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Acts 26:6

    Acts 26:6 Translations

    King James Version (KJV)

    And now I stand and am judged for the hope of the promise made of God unto our fathers:

    American King James Version (AKJV)

    And now I stand and am judged for the hope of the promise made of God, to our fathers:

    American Standard Version (ASV)

    And now I stand here to be judged for the hope of the promise made of God unto our fathers;

    Basic English Translation (BBE)

    And now I am here to be judged because of the hope given by God's word to our fathers;

    Webster's Revision

    And now I stand here to be judged for the hope of the promise made of God unto our fathers;

    World English Bible

    Now I stand here to be judged for the hope of the promise made by God to our fathers,

    English Revised Version (ERV)

    And now I stand here to be judged for the hope of the promise made of God unto our fathers;

    Clarke's Commentary on Acts 26:6

    For the hope of the promise - This does not appear to mean, the hope of the Messiah, as some have imagined, but the hope of the resurrection of the dead, to which the apostle referred in Acts 23:6 (note), where he says to the Jewish council, (from which the Roman governor took him), of the hope and resurrection of the dead I am called in question: see the notes there. And here he says, I stand and am judged for the hope of the promise, etc., and to which, he says, Acts 26:7, the twelve tribes hope to come. The Messiah had come, and was gone again, as Paul well knew; and what is here meant is something which the Jews hoped to come to, or attain; not what was to come to them; and this singular observation excludes the Messiah from being meant. It was the resurrection of all men from the dead which Paul's words signified; and this the Jews had been taught to hope for, by many passages in the Old Testament. I shall only add, that when, in the next verse, this hope of the promise is mentioned as what the Jews did then hope, καταντηοαι, to come to, it is the very same word which Paul, in Philippians 3:11, uses to express the same thing: If by any means, (says he) καταντησω, I might attain to, the resurrection of the dead. Bp. Pearce.

    Barnes' Notes on Acts 26:6

    And now I stand - I stand before the tribunal. I am arraigned.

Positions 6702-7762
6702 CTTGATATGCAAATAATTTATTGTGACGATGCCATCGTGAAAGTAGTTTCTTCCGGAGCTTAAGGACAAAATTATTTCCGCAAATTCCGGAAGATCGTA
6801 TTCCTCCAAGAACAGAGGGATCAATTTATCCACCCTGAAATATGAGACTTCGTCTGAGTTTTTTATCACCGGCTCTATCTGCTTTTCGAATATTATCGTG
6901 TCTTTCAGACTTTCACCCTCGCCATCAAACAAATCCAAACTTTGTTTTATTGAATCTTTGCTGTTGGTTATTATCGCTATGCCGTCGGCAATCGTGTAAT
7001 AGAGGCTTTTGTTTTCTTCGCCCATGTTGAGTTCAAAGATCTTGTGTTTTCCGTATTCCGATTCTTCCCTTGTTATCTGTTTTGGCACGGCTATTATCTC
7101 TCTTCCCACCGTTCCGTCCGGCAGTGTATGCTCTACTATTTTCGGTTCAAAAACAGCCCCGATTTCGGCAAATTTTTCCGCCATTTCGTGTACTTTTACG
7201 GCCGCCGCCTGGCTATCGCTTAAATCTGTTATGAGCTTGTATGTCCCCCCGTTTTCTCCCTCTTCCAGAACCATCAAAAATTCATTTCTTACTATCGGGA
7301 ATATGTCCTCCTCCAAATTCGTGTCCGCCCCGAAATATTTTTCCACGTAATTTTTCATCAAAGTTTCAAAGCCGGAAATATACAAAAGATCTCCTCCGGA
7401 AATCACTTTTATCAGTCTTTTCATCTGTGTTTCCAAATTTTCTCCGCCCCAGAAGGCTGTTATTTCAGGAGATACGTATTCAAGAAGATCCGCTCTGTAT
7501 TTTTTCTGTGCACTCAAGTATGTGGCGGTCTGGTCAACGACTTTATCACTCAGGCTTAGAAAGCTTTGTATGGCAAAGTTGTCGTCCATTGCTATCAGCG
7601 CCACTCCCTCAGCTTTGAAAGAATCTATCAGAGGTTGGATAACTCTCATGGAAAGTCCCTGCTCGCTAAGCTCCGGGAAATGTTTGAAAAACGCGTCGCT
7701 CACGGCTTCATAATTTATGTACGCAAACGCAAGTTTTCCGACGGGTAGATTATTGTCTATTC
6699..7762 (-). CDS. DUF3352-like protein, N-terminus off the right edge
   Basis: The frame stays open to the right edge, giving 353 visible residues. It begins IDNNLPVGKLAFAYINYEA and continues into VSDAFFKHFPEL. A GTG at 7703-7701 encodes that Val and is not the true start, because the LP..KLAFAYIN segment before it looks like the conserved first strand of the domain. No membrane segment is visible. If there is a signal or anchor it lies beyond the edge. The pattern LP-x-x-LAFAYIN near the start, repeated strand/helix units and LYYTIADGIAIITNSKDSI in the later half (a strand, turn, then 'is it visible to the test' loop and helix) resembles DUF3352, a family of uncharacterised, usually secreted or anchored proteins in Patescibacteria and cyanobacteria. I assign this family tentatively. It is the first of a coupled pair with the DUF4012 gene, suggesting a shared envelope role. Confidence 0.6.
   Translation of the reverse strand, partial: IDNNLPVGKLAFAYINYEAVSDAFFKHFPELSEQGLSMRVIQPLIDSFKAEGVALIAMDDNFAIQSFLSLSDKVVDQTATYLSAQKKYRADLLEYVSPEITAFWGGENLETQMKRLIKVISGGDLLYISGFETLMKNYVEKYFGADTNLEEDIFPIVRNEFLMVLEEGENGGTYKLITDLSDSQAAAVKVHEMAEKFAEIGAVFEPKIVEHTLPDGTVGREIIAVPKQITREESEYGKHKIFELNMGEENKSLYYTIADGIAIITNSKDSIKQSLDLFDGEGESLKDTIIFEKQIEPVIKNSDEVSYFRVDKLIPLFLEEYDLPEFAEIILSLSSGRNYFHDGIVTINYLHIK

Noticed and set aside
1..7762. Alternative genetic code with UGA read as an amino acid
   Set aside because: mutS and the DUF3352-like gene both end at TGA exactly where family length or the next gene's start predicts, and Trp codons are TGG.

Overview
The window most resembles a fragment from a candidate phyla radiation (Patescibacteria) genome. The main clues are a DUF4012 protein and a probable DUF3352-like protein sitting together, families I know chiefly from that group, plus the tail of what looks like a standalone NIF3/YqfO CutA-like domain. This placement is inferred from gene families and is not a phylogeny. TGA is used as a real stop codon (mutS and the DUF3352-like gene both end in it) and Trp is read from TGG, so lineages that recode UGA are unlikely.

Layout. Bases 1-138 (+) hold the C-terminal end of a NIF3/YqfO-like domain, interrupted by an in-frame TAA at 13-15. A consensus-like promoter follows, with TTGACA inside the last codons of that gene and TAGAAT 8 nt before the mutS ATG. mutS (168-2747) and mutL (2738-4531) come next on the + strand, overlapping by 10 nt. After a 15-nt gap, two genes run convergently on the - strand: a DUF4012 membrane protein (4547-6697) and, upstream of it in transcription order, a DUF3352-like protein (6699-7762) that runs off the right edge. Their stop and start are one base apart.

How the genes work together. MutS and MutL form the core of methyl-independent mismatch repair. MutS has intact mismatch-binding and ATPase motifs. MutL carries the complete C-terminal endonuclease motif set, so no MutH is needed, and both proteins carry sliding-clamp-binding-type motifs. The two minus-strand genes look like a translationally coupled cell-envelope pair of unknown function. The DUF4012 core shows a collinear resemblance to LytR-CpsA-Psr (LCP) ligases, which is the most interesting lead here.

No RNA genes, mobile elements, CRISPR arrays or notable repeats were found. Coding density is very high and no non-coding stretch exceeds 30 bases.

And am judged - Am tried with reference to being judged. I am undergoing a trial on the point in which all my nation are agreed.

    For the hope - On account of the hope; or because, in common with my countrymen, I had entertained this hope, and now believe in its fulfillment.

    Of the promise ... - See the references in the margin. It is not quite certain whether Paul refers here to the promise of the Messiah or to the hope of the resurrection of the dead. When he stood before the Jewish Sanhedrin Acts 23:6, he said that he was called in question on account of holding the doctrine of the resurrection of the dead. But it may be observed that in his view the two things were closely united. He hoped that the Messiah would come, and he hoped therefore for the resurrection of the dead. He believed that he had come, and had risen, and therefore he believed that the dead would rise. He argued the one from the other. And as he believed that Jesus was the Messiah, and that he had risen from the dead, and that he had thus furnished a demonstration that the dead would rise, it was evident that the subject of controversy between him and the Jews involved everything that was vital to their opinions and their hopes. See Acts 26:8.

    Made of God - Made by God. See the marginal references. The promises had been made to the fathers of a Messiah to come, and that embraced the promise of a future state, or of the resurrection of the dead. It will help us to understand the stress which Paul and the other apostles laid on the doctrine of the resurrection of the dead to remember that it involved the whole doctrine of the separate existence of the soul and of a future state. The Sadducees denied all this; and when the Pharisees, the Saviour, and the apostles opposed them, they did it by showing that there would be a future state of rewards and punishments. See the argument of the Saviour with the Sadducees explained in the notes on Matthew 22:23-32.

    Unto our fathers - Our ancestors, the patriarchs, etc.

    Wesley's Notes on Acts 26:6

    26:6 And now - This and the two following verse s are in a kind of Acts 26:6,7,8 parenthesis, and show that what the Pharisees rightly taught concerning the resurrection, Paul likewise asserted at this day. The ninth verse is connected with the fifth. For Pharisaism Acts 26:9,5 impelled him to persecute. I stand in judgment for the hope of the promise - Of the resurrection. So it was in effect. For unless Christ had risen, there could have been no resurrection of the dead. And it was chiefly for testifying the resurrection of Christ, that the Jews still persecuted him.